The temple is also mentioned in the Japanese classic Heike Monogatari (Tale of the Heike). The dancer Gio retreated to this temple after a powerful leader of the Taira-clan ended the relationship with her. Wooden statues of her, her mother and sister and Taira-no-Kiyomori ass displayed in the temple.

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eBook coming…


How to get there
From Kyoto station, take the JR Sanin Main line towards Sonobe (園部) from platform 32, 33. Get off after 16 minutes at the sixth stop Saga-arashiyama (峨嵐山).
If you prefer to go by bus, take the Kyoto city bus No. 28 or Kyoto bus No. 71 (for Daikaku-ji, 大覚寺) from Kyoto main station and get off after 50 minutes at Saga-Shakado-mae.

From there, walk about 20 minutes towards the west.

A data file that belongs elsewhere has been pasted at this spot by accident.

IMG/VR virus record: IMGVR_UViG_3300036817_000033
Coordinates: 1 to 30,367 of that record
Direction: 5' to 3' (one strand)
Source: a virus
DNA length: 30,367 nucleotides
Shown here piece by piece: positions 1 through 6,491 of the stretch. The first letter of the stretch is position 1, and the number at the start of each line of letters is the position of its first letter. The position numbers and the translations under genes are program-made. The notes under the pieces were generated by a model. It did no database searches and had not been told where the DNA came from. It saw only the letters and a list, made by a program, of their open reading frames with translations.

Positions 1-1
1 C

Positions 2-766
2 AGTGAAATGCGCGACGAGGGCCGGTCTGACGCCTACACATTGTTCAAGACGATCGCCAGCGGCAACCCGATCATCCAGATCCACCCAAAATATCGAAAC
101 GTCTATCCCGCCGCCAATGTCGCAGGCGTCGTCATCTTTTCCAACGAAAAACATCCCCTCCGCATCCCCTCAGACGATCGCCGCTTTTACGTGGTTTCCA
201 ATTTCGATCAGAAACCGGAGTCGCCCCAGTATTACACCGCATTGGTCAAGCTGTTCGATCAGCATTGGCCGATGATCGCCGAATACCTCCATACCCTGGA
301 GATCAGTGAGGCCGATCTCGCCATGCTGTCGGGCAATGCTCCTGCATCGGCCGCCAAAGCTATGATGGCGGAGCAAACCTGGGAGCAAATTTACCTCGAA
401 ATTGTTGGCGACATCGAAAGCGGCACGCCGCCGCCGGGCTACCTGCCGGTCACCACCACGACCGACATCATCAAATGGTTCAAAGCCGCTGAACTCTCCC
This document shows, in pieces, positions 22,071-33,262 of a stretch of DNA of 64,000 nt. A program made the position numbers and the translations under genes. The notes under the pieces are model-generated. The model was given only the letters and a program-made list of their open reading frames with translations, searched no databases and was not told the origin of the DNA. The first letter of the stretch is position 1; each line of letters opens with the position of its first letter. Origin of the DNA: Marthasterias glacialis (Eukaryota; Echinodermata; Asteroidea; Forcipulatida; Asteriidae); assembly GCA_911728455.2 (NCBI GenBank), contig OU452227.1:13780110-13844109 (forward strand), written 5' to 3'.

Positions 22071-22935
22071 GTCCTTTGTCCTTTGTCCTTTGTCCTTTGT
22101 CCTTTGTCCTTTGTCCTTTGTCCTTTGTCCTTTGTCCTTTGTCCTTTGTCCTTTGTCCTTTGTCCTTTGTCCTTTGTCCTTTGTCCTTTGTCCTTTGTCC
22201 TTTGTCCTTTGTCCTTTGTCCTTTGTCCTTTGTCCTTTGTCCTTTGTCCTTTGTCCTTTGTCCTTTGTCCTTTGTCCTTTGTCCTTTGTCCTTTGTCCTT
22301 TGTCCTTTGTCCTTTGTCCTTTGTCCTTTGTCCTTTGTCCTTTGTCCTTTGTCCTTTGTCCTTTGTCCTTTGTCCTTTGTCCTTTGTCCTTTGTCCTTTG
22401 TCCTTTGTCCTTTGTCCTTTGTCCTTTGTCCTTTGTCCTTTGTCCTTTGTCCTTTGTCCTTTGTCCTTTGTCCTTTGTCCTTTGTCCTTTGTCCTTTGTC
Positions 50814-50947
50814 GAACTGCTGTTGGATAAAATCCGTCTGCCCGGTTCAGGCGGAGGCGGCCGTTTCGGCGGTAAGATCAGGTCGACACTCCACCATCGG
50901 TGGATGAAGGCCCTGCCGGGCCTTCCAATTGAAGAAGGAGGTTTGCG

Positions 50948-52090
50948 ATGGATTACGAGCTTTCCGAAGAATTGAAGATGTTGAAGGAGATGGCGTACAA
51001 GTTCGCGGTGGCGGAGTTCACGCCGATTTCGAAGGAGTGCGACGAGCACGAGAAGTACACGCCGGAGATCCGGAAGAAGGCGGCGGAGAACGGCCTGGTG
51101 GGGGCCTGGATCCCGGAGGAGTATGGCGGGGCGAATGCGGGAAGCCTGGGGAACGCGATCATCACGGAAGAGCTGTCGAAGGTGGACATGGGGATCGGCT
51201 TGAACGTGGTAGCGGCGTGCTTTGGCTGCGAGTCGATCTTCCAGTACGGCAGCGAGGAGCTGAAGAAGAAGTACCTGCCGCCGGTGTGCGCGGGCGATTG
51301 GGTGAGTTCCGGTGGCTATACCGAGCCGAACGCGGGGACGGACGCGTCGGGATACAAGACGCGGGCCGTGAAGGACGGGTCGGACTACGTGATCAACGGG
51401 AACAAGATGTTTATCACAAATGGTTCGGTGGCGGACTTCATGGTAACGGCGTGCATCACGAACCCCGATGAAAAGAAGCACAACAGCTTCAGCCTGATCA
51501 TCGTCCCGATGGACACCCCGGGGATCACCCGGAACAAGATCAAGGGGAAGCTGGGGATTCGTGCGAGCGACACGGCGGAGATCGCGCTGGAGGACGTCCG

Opening times
9am – 5pm (last admission 4:30pm)

300 yen

〒616-8435 京都府京都市右京区嵯峨鳥居本小坂町32
32 Kozakacho, Sagatoriimoto, Ukyo-ku, Kyoto-shi, 616-8435



Meet the charismatic regent Hōjō Tokimune and Zen master Mugaku Sogen and eavesdrop on their Zen conversations. Mongol invasions, Buddha’s tooth, and a forgotten Sutra roll – the founding story of Engaku-ji temple gives you a direct insight into the military and political challenges of the Kamakura period.

Engaku-ji temple is the second most important temple in the Kamakura Zen temple mountain system. It is situated in North Kamakura (Kita-Kamakura 北鎌倉). The Kita-Kamakura station is actually on the former temple grounds and the train line cuts off the temple entrance and pond from the main grounds. It used to have 40 sub-temples, nowadays there are 18. The temple was named after a Sutra roll (a copy of the Sutra of Perfect Enlightenment) that was found in a chest unearthed when the construction works on the temple began in 1277. Engaku means „Perfect Enlightenment“ (円覚, engaku).